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Treece Talk: The CARES Act & Your 401(k)

Treece Talk: The CARES Act & Your 401(k)

| May 08, 2020
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Putting the breaks on the economy to stop the spread of COVID-19 has caused job losses.

Unfortunately, South Florida’s economy is particularly vulnerable because travel and tourism drive business. From the cruise lines and airlines to hotels and restaurants, many of our neighbors get their money to put food on their tables from these industries.

We also have a huge healthcare industry that is under increasing stress, applying the full dimension of their efforts to the task of saving an ever-growing number of people, particularly older adults.

Like for many of my neighbors, this is personal. American Airlines employs my husband and many of our friends, who have joined others who have been furloughed or laid off altogether. Many of my clients at Treece Financial Group are older adults, who have either retired or are being offered retirement. All this change creates a sense of instability and fear, which spurs people to react emotionally to sharp declines in the stock market.

All, however, is not lost. There is hope for a recovery and to build a bridge to that recovery, Congress passed the Coronavirus Aid, Relief, and Economic Security (CARES) Act, providing businesses and individuals with trillions of dollars in relief. But that money won’t cover all necessary costs in these tough times.

So, if you are short on money or your earnings have stopped, don’t worry. The CARES Act has made it easier for you to use your savings to get you to the other side. And, best of all – you will be able to put more of the money back once you are on your feet again.

There are several things that are helpful for people who may be out of work or short on money now. One is that you can take loans from your 401(k), with the cap now at $100,000, up from $50,000. But be careful because that money is still taxable.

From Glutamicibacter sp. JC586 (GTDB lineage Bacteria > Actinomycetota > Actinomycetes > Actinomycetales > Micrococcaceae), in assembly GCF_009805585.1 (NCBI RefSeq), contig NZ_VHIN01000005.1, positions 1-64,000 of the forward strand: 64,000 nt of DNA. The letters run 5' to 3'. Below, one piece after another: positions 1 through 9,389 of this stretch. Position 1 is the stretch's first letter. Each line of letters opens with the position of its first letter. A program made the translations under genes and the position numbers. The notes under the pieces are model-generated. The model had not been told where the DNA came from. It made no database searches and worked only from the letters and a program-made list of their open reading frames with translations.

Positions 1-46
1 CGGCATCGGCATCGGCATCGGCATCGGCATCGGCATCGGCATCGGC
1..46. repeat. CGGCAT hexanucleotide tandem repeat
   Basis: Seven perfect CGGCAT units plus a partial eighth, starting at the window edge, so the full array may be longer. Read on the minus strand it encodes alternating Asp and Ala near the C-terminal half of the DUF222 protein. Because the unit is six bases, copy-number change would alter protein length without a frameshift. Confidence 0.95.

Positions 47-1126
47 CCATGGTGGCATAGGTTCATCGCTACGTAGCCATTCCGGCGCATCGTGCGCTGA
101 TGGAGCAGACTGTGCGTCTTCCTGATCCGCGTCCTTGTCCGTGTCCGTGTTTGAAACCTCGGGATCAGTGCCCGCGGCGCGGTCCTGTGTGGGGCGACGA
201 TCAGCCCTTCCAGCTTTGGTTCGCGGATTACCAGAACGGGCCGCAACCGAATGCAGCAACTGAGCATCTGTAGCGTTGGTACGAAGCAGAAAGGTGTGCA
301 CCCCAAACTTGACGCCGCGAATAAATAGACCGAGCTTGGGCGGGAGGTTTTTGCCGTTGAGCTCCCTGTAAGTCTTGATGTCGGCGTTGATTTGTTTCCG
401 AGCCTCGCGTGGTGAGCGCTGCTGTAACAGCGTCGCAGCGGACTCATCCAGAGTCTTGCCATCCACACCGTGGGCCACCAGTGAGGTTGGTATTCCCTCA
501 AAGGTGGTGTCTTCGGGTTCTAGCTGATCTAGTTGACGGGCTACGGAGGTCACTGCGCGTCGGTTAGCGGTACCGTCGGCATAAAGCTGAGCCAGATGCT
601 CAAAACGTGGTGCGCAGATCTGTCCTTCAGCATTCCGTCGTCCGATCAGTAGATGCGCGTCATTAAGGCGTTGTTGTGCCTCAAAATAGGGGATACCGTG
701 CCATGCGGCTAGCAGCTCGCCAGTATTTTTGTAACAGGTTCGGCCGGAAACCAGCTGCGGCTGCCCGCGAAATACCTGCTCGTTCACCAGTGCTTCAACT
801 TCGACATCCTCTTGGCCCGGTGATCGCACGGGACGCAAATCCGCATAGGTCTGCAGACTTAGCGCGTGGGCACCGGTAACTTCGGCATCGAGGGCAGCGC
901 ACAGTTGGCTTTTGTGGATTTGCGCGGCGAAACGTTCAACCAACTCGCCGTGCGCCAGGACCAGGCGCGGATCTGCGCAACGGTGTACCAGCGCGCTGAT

To give you another break, the CARES Act gives you three years to pay the taxes, instead of requiring you to send a check in the same year. Another benefit is that the 10 percent penalty is also waived if you're below 59-1/2 years of age. That can be very helpful.

There's also no automatic 20 percent withholding, as there might be in some situations like with the Thrift Savings Plan, or 403(b) plans, for the federal government.

Lastly, one of the things we worry about from a planning point of view is that if you're eating into your retirement money, and how that is going to affect your plan going forward? A phenomenal new provision is that you can put back what you withdraw. So, let's say you needed to take $20,000 out of a 401(k) or an IRA. In the past, you could not put that all back because you were subject to contribution limits of $6,000 or $7,000, depending on your age. Now with IRAs, you will be able to put all of that money back. That tells you the government obviously doesn't want you to ruin your retirement.

So please, email me or call me at 305-751-8855 with your questions. Every question is a good question! I will walk you through this process and make sure your money is working for you.

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